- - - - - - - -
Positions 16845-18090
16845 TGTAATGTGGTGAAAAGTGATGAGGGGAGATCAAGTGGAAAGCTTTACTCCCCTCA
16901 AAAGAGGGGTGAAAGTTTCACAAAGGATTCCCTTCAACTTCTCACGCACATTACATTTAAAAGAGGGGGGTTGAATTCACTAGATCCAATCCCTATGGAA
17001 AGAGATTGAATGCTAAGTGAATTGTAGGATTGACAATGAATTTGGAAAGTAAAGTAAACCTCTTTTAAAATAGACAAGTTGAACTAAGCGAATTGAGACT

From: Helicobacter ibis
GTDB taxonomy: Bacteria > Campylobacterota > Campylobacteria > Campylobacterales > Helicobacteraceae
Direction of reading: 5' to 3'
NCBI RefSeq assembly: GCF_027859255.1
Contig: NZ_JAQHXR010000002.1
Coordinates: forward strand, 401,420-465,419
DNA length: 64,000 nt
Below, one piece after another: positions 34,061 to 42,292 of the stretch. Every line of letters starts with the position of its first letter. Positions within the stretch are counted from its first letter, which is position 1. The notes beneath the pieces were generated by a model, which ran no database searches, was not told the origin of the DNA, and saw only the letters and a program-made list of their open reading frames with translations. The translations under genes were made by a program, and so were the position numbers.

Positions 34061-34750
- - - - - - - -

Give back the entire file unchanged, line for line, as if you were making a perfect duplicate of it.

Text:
Positions 16845-18090
16845 TGTAATGTGGTGAAAAGTGATGAGGGGAGATCAAGTGGAAAGCTTTACTCCCCTCA
16901 AAAGAGGGGTGAAAGTTTCACAAAGGATTCCCTTCAACTTCTCACGCACATTACATTTAAAAGAGGGGGGTTGAATTCACTAGATCCAATCCCTATGGAA
17001 AGAGATTGAATGCTAAGTGAATTGTAGGATTGACAATGAATTTGGAAAGTAAAGTAAACCTCTTTTAAAATAGACAAGTTGAACTAAGCGAATTGAGACT

From: Helicobacter ibis
GTDB taxonomy: Bacteria > Campylobacterota > Campylobacteria > Campylobacterales > Helicobacteraceae
Direction of reading: 5' to 3'
NCBI RefSeq assembly: GCF_027859255.1
Contig: NZ_JAQHXR010000002.1
Coordinates: forward strand, 401,420-465,419
DNA length: 64,000 nt
Below, one piece after another: positions 34,061 to 42,292 of the stretch. Every line of letters starts with the position of its first letter. Positions within the stretch are counted from its first letter, which is position 1. The notes beneath the pieces were generated by a model, which ran no database searches, was not told the origin of the DNA, and saw only the letters and a program-made list of their open reading frames with translations. The translations under genes were made by a program, and so were the position numbers.

Positions 34061-34750